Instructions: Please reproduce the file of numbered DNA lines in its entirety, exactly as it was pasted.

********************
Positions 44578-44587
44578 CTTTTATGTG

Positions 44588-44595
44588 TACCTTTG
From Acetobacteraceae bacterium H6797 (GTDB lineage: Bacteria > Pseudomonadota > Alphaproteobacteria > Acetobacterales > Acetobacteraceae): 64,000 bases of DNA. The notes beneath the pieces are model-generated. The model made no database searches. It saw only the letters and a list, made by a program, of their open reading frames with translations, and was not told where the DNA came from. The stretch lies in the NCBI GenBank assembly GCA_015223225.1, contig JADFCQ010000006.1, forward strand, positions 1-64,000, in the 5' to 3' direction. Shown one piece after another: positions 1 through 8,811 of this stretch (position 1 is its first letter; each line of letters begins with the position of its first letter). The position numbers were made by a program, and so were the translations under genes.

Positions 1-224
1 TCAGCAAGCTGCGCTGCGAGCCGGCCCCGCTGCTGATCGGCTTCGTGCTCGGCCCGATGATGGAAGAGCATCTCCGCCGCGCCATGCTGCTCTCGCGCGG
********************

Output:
Positions 44578-44587
44578 CTTTTATGTG

Positions 44588-44595
44588 TACCTTTG
From Acetobacteraceae bacterium H6797 (GTDB lineage: Bacteria > Pseudomonadota > Alphaproteobacteria > Acetobacterales > Acetobacteraceae): 64,000 bases of DNA. The notes beneath the pieces are model-generated. The model made no database searches. It saw only the letters and a list, made by a program, of their open reading frames with translations, and was not told where the DNA came from. The stretch lies in the NCBI GenBank assembly GCA_015223225.1, contig JADFCQ010000006.1, forward strand, positions 1-64,000, in the 5' to 3' direction. Shown one piece after another: positions 1 through 8,811 of this stretch (position 1 is its first letter; each line of letters begins with the position of its first letter). The position numbers were made by a program, and so were the translations under genes.

Positions 1-224
1 TCAGCAAGCTGCGCTGCGAGCCGGCCCCGCTGCTGATCGGCTTCGTGCTCGGCCCGATGATGGAAGAGCATCTCCGCCGCGCCATGCTGCTCTCGCGCGG